I got an airline club pass that helped me out when I was delayed or just had a long layover. Super nice if there is weather and the airport is packed with delayed passengers. Could be worth it based on your time in the airport.

When driving, keep your dry cleaning in the bag. When flying, put everything on hangers asap.

On the drive from the airport, grab a few healthy snacks and a few not so healthy snacks.

Check restaurants online, quickly, and just go. Subway was my emergency go to. Food poisoning on the road really sucks. The hotel restaurant list that they will provide you...meh.

Try to find the energy to go out and look around. I was able to see so much of the country. It really made me wish everyone could. I was able to see concerts, films, historical sites, geologic sites, etc. because I made the time. Honestly, I don't have the time now. Take some pics.

Bigger airports mean more planes and more access to supplies. This means that you have a better chance to fly. If you are at a small airport, well, you are just gonna have to wait for them to fly in a new crew because the old crew timed-out.

Buy a cheap 3:1 electric plug and throw it in your bag. It will make you and other people happy.

Use your per diem. Seriously, follow the company policy and use it to your advantage.

YMMV but I didn't use housekeeping. I just tipped them when I departed the property.

Any time you can get out of an airport, go. Get on the earlier flight. Sounds like you won't be in the sky long, regardless. Don't wait for your business class seat on a flight that leaves in 2 hours. Go. If there is weather, crew problem, whatever, you will be waiting.

Know when to draw the line. Flights that are cancelled and rescheduled for a couple days later...bite the bullet and drive home. Caveat: you have the time + you are in a place you don't mind being for the extra days + the hotel has rooms + the company is fine eating the hotel and per diem.

I hope you enjoy your time travelling.
posted by zerobyproxy at 11:43 AM on April 26, 2022 [1 favorite]

One thing that really helped me over a long stretch of frequent driving trips was that I packed a bike with me. I had a flip down back seat and could lay the bike flat in back; I'd bring a helmet and a pump and some bike clothes and then before my workday started I'd find a nice park or trail and go for a ride.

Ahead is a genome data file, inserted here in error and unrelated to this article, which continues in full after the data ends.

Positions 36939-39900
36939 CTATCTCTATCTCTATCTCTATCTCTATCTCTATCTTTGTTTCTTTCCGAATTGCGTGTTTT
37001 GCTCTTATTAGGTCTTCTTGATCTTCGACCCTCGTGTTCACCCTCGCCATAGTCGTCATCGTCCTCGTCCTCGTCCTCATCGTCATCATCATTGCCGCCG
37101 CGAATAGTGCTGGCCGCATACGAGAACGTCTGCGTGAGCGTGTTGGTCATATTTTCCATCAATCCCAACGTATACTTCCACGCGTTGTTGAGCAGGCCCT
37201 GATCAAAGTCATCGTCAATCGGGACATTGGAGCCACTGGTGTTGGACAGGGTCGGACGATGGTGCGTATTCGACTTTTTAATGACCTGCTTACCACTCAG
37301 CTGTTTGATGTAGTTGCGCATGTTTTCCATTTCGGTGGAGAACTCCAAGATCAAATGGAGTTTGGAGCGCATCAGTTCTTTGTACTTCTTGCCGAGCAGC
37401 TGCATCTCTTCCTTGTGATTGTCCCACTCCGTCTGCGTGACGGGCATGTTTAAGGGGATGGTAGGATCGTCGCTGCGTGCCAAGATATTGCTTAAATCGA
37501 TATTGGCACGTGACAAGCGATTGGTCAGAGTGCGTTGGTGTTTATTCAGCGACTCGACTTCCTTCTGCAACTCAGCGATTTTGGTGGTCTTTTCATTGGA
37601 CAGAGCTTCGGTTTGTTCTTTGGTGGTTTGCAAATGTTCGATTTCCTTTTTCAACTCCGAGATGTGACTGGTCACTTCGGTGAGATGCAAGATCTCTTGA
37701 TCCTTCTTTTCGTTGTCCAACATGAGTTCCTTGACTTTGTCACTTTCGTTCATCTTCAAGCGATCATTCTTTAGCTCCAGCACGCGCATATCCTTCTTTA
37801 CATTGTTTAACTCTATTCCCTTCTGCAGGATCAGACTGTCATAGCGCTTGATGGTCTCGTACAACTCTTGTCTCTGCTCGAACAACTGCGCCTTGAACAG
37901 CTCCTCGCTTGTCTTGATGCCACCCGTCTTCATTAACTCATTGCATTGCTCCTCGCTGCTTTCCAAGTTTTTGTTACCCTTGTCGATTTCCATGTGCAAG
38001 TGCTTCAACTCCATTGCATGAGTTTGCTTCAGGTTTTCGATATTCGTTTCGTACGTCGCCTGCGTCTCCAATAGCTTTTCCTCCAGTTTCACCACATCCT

Some people are really good at the fitness center but unless it's a great hotel they can be cramped an unreliable. Knowing that I could get a fun, outdoor workout in set me up for the day.
posted by AgentRocket at 11:55 AM on April 26, 2022 [2 favorites]

Familiar, strongly scented toiletries during my evening shower helped me a lot with sleeping in hotels. Also measuring my home sleeping temperature and being strict about setting the hotel air conditioning to the same value as soon as I walked in the door. Altogether try to keep to your home routine as much as possible, even if you're dealing with a timezone shift of an hour or two.

Think of things you don't get enough time to do at home because chores, and figure out if there's a way to use your travel evenings to do them. Cinema? Stream a series? Knit? Write?

And in a pinch, bread and unsweetened yoghurt plus an apple makes a decent dinner. You can pack a backup set of instant ramen, crackers and apples that'll save you on the days when the thought of interacting with more people to obtain dinner makes you want to scream. (I also always pack my own teabags. You might want your preferred coffee setup instead.)
posted by I claim sanctuary at 12:28 PM on April 26, 2022 [1 favorite]

I used to carry a roll of black electrical tape, for putting over the intense blue LEDs hotel rooms love to have so many of.
Second or third the rec for a travel white noise machine. So much better than an app on your phone. If you're driving, bring your pillow.
Follow good sleep hygiene if at all possible, e.g. get some sun in the morning, avoid alcohol before bed, avoid screens, etc.

This will often suck unless you're one of those people that can just eat subway every day. Plus if you're going to industrial places I'm guessing they're not exactly bristling with good healthy dining choices. Depends a lot on what your problems are: calorie control, variety, boredom?
Get good at ordering off-menu or customizing things and not feeling weird about it. Low on vegetables and see there's some sauce covered broccoli dish on the menu? Ask if you can have it just steamed on the side.
I've also done the go to a supermarket thing, but I often don't want yet another thing to do on my list.
posted by Jobst at 12:49 PM on April 26, 2022 [2 favorites]

Having a Roku stick has really improved my experience in hotel rooms, as I can plug it into the TV and have all my services, shows, lists, Peloton app for a hotel-room workout, etc.
posted by reksb at 1:34 PM on April 26, 2022 [4 favorites]

The company I work at before the pandemic had something we called “the 3 4 5” (three nights away, four days away, home on the fifth day). It was helpful for many of our staff to help set expectations on travel with others. Maybe if you can (realizing it’s a new role and some flex may be required) try to group travel or set a similar reasonable schedule will help.

I also find staying at a small number of hotel chains (other than for the points obviously) brings a certain familiarity and takes the stress off (they often have similar room service menus or even knowing the typical amenities is useful).

More tactically - I brought a small gadget and cables bag that is only for travel - cos I hate a packing up the right chargers, mouse, etc every time I travel. Can just grab it and know I have what I need for electronics.

Finally - knowing all the programs your company provides for travel is helpful (not just like expense limitations etc - but like does your firm or your firm’s corporate card program offer free TSA Pre or Clear membership, etc).
posted by inflatablekiwi at 2:29 PM on April 26, 2022 [2 favorites]